Also On: Xbox One, PC
Publisher: En Masse Entertainment
MMORPGs have never really been my expertise. I dabbled a little in games like World of Warcraft and City of Heroes, but never really got into lore of this genre. TERA was intriguing to me since it looked to bring an actual MMO to a console but retain all of the elements from PC that make this type of game fun and exciting. While TERA does a lot of things right, it still falls short of being a killer app.
The storyline you follow in TERA is a standard story of good and evil. According to legend, the two continents of Arborea are the backs of fallen titans that are unconscious, dreaming of the glorious world of Arborea, imbuing the land with peace and tranquility. These dreamers cause a beautiful world to take shape on their backs, creating Arborea and everything that it contains. The first creatures dreamed into existence were the 12 gods of Arborea. They possessed power far beyond any living creature later imagined by the sleeping Titans. With power this immense, it was inevitable that these beings would also be the first to wage war in Arborea.
First, their battles took place among themselves. However, eventually they recruited the mortal races of Arborea to their fight. A race called the Argon appeared in Arborea, which none of the other races were able to handle single-handedly. Banning together, they defeated the Argons and Arborea is now a land at peace, However, a mysterious island called the Island of Dawn has recently appeared between the two continents of Arun and Shara. The Federation has been sending adventurers to investigate this landmass, and guard the interests of Arborea. As a player, your duty is to discover what the island is and why it’s there.
You begin your journey by selecting your race and creating your character. After, you are immediately thrusted into the world of TERA, completing missions that move the story along. You are also free to explore the entire world and engage in battle at will, and it is here that you will get your first taste of the combat system. This is one of the first games of this kind where you have complete control of battle. You do have to wait for cooldowns and recharges, but you can strike and move freely while engaging an enemy. This is the biggest plus for TERA, as just clicking and watching an attack really takes the player out of the action. As you being the single player campaign, your character will begin a series of Quests ranging from simple fetch quests, to long and tough battles. They run continuously, so once you complete one mission, you are offered another almost immediately, thereby chaining the story together. The more you quest, the more of the story opens up to you. You can join up with friends online to complete quests or aid other players you meet along the way. Overall, it’s pretty standard, repetitive MMO fare. Some players may get bored quickly, especially if they are seasoned MMORPG players.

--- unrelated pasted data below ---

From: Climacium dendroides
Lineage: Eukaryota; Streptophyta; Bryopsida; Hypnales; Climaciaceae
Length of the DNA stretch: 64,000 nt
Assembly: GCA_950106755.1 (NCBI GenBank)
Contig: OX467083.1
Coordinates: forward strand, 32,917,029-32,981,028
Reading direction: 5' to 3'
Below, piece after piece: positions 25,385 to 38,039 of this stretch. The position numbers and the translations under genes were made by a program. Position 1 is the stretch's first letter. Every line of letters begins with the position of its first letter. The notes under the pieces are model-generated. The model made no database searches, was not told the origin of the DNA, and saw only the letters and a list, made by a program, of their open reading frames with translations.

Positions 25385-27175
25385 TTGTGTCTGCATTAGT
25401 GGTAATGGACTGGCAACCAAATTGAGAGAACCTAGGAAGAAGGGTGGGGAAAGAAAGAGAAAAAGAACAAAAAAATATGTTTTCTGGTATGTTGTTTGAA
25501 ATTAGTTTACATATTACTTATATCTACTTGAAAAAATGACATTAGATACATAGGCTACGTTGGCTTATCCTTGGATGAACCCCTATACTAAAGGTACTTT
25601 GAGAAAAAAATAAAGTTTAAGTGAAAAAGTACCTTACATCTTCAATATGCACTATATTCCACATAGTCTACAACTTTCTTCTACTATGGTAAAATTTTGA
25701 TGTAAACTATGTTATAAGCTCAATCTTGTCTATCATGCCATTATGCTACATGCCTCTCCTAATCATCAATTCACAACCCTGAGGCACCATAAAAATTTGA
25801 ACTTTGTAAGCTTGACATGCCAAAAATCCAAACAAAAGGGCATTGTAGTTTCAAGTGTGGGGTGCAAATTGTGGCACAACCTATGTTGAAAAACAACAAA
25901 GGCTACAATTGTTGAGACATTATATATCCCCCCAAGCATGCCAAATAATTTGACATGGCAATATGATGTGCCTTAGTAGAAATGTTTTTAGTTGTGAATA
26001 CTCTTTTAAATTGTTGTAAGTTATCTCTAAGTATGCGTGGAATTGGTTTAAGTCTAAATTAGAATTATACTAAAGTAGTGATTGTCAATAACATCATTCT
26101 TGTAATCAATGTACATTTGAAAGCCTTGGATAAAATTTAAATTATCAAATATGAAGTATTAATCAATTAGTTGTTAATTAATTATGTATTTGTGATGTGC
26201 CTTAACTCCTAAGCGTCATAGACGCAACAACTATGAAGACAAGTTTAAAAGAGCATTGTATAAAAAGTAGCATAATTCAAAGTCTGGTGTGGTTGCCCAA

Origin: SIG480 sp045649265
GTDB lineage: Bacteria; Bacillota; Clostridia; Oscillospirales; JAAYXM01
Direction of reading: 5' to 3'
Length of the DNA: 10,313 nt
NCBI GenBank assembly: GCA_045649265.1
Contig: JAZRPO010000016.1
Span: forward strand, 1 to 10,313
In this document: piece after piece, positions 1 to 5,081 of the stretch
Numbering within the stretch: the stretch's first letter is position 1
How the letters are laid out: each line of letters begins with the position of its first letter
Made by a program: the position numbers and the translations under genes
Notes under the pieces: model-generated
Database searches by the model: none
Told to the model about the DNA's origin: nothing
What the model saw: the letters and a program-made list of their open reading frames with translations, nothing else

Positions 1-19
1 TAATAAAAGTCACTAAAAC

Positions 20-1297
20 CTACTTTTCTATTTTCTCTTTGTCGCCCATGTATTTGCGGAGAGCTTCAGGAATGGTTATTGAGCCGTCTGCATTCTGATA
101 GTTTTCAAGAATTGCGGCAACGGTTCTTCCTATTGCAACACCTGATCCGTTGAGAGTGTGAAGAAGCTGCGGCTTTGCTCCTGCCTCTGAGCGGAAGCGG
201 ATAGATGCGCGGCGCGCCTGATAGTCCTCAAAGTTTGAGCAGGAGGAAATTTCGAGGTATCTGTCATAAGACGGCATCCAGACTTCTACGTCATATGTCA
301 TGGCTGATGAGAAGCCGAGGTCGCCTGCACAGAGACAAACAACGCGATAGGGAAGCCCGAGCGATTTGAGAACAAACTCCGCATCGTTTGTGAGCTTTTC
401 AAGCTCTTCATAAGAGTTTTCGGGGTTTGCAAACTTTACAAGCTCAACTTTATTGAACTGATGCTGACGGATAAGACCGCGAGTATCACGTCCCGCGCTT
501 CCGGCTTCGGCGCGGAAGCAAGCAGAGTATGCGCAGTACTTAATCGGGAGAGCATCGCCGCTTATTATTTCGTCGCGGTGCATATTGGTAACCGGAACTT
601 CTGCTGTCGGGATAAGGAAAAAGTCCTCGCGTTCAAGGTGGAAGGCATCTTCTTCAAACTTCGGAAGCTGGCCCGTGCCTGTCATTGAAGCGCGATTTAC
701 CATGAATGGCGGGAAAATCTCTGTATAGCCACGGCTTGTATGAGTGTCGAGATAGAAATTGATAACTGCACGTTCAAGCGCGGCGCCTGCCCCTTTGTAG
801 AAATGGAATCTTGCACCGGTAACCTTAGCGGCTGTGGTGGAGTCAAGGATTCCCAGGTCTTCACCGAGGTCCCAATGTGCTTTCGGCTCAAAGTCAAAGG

What MMORPG would be complete without PvP? Well, TERA may have a huge issue here. While questing with friends and completing missions together is fun, the vs. modes are not as balanced. It’s basically an all out war between classes, with many stonger players dominating every field. There are no factions and no real goal, other than to dominate weaker players. Going solo in PvP is not recommended until some major tweaking is done to perfect this area of the game. Going in with a group is a little more fun, but you can still get defeated quickly. I really didn’t spend too much time with PvP, but judging from what I did play, I won’t be exploring it very much.
Graphics are sharp on console with a decent draw distance for an online game. The game constantly runs at 60fps no matter how much is happening on-screen. Character animations are a bit stiff, but it doesn’t affect gameplay. There are some instances where my character became stuck in a wall or an obstacle, but the game corrects things like this quickly. Music and sound is very good, with the ambient sounds of the world around you and some really nice music selections. The roar of the monsters you meet can be heard from a distance and get louder as you approach them (or they approach you). There is a little voice acting here and there, and while not significant, is done very well.
TERA is a good attempt to bring a PC based MMORPG to consoles. The standard storyline, very unbalanced PvP and repetitive quest-ing may turn off many players. If it wasn’t for the combat system and the occasional boss battle, TERA might not have had enough steam to get noticed in a sea of MMORPGs on PC. It does a number of things right, while making some mistakes along the way. Mistakes that can easily be perfected over time. While it’s a good experience overall, it will have trouble hooking players for the long haul in its current state. Personally, I enjoyed most of my time with TERA and I do suggest checking it out since it really won’t cost you anything. It’s a true free to play MMORPG with some great action packed combat. Give it a try, there’s really nothing to lose.
Note: En Masse Entertainment provided us with a TERA PS4 code for review purposes.